The Office of the Prosecutor General’s statistics for 2019 suggested that 122 people were prosecuted for same-sex sexual activity. 


According to a report from the Office of the Public Prosecutor, there were 147 ‘registered cases’ of ‘homosexuality’ and 170 charged in 2018. In 2017, the official number of prosecutions was 197.


In March a group of four men broke into a private home and assaulted the two men in the home. They dragged them out naked onto the street where  they were beaten and filmed by an angry mob. One of the victims was arrested and convicted under article 489. Two of the attackers were also found guilty of assault.

In May, two men were arrested and charged under article 489 after being found by police in a parked car on the outskirts of the town of Guelmim. The men were sentenced to six months’ imprisonment.

In November, two teenage girls, 16-year-old Sanaa and 17-year-old Hajar, went to trial on homosexuality charges after they were caught kissing and reported to police in Marrakesh. They were reportedly held in adult prison instead of a juvenile facility. In December, they were acquitted of the charges.


In June, two men were sentenced for violating article 489 after posing for a photo together outside a mosque. Reports suggest the incident was linked to another case that took place a day prior, in which two topless French activists were arrested and deported after kissing in the same spot.


A report from Human Rights Watch stated that in July, a Moroccan appeals court upheld the convictions of six men charged with homosexual acts in April. Four of those individuals were convicted under article 489 and two were imprisoned, with the rest reportedly being given suspended sentences. The report claims that all six men may have been banished from the region.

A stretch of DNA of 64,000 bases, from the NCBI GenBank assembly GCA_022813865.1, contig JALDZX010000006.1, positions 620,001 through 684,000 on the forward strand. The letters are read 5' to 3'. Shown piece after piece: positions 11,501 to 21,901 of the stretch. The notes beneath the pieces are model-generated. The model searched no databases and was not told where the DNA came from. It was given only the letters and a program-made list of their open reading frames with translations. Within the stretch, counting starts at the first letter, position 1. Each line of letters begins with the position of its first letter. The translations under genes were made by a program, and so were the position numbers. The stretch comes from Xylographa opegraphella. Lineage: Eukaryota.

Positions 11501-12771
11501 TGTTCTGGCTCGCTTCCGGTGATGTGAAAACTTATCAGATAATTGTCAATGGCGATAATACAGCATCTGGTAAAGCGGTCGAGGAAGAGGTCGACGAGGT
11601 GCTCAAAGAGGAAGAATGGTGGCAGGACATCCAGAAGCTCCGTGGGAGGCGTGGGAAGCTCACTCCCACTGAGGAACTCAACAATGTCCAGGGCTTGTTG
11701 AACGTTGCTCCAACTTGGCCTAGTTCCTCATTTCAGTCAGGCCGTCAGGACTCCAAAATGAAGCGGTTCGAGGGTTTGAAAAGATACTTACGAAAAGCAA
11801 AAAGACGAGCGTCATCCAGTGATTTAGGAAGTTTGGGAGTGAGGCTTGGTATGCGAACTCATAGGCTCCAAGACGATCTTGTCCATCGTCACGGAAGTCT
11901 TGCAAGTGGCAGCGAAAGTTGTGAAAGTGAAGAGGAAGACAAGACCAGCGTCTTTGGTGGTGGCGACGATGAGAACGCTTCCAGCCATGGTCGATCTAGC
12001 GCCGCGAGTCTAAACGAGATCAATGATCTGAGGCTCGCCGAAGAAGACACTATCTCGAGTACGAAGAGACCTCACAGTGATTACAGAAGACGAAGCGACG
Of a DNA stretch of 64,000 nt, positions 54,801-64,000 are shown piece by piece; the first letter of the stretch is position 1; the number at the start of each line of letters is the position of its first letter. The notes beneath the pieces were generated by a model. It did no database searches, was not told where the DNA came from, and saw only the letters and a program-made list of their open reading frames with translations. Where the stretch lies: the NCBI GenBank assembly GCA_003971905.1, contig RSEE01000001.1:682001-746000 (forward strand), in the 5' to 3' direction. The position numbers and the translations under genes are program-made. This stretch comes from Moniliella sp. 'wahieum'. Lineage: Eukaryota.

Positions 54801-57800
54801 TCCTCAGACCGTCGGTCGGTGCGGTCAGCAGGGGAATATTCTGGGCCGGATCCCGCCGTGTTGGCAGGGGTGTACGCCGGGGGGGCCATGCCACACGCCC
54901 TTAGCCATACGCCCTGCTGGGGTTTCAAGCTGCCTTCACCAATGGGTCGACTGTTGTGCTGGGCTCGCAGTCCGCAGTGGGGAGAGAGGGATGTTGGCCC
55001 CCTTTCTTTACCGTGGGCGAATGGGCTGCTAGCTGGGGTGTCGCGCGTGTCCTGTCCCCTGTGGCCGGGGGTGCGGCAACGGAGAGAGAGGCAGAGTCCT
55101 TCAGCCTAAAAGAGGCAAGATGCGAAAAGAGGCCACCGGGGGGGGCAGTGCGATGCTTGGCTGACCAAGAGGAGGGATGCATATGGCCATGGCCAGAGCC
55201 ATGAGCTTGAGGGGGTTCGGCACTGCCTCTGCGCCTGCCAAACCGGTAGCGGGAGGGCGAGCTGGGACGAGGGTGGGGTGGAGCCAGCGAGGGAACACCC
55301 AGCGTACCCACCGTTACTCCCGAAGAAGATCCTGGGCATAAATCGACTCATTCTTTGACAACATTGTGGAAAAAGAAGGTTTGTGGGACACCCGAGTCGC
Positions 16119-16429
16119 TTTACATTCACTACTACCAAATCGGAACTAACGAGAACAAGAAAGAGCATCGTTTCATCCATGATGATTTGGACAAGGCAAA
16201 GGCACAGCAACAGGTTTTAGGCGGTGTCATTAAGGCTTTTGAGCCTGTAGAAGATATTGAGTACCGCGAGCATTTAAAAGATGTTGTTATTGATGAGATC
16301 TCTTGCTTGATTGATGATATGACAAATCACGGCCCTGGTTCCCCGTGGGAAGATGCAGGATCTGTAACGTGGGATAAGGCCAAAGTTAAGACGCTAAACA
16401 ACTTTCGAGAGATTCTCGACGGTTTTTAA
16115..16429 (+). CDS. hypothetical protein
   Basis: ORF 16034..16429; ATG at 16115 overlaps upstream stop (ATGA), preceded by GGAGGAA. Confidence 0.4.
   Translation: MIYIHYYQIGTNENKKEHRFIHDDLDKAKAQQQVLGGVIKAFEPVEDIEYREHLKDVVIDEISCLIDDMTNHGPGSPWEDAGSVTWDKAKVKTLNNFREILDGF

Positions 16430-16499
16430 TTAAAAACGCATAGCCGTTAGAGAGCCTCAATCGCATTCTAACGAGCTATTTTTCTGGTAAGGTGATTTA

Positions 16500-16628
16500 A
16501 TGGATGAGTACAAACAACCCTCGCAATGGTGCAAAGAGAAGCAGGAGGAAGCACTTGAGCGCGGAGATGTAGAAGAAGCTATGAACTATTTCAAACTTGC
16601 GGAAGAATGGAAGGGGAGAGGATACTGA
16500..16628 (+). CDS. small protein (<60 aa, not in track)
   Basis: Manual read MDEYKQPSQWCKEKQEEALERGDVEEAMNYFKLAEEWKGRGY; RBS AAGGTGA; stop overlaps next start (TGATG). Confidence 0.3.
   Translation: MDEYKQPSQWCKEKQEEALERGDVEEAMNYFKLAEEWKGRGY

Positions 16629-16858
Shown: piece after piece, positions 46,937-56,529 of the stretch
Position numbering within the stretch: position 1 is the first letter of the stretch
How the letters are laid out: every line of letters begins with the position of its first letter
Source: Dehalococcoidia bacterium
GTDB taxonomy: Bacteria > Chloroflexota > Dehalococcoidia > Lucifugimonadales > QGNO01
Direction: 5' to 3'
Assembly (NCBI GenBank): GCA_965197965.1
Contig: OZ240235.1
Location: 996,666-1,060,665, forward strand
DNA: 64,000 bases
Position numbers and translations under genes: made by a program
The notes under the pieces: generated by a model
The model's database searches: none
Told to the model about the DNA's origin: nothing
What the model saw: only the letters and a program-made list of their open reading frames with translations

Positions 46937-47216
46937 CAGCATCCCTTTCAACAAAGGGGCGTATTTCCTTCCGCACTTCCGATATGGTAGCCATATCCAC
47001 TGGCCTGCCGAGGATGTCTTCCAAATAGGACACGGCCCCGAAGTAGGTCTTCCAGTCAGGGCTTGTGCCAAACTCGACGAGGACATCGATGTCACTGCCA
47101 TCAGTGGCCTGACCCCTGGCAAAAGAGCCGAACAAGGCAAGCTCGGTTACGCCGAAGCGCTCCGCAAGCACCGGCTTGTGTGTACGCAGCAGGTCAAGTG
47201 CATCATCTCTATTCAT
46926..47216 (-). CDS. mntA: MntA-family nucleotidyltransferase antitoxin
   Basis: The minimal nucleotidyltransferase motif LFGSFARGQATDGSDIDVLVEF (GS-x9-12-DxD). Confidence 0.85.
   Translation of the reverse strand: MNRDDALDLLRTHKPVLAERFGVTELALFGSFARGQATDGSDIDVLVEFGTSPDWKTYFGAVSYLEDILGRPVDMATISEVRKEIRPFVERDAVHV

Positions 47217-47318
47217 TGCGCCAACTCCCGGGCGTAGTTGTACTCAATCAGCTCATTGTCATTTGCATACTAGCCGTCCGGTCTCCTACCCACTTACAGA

In December, two men were convicted under article 489 and 483 (‘public indecency’) after a brief trial based upon ‘confessions’ which the defendants repudiated. Their sentences were reduced from three years’ imprisonment to six months on appeal.


One report suggests that as many as 5,000 individuals may have been arrested under Morocco’s criminalising laws since the country gained independence in 1956.


report of the Associated Press includes Ministry of Justice statistics indicating “81 trials for homosexuality in 2011″.

Discrimination and Violence


In August, Justice Minister Abdellatif Ouahbi stated that he had serious concerns over the increasing influence of gay people on society, arguing that this may result in serious consequences.


In July, Facebook closed down the #Fetrah page, an online hate campaign which had gone viral in Morocco, which had promoted the idea that there are only two genders.

In November, Tangier’s judicial police arrested an adult and three minors after a widely circulated video showed them beating a transgender woman. The attackers reportedly used homophobic slurs during the attack based on the victim’s attire. After their arrest, the adult was taken into custody, while the three minors were placed under police surveillance. The adult was later charged for assault and violence in a public space and given a prison sentence of four months.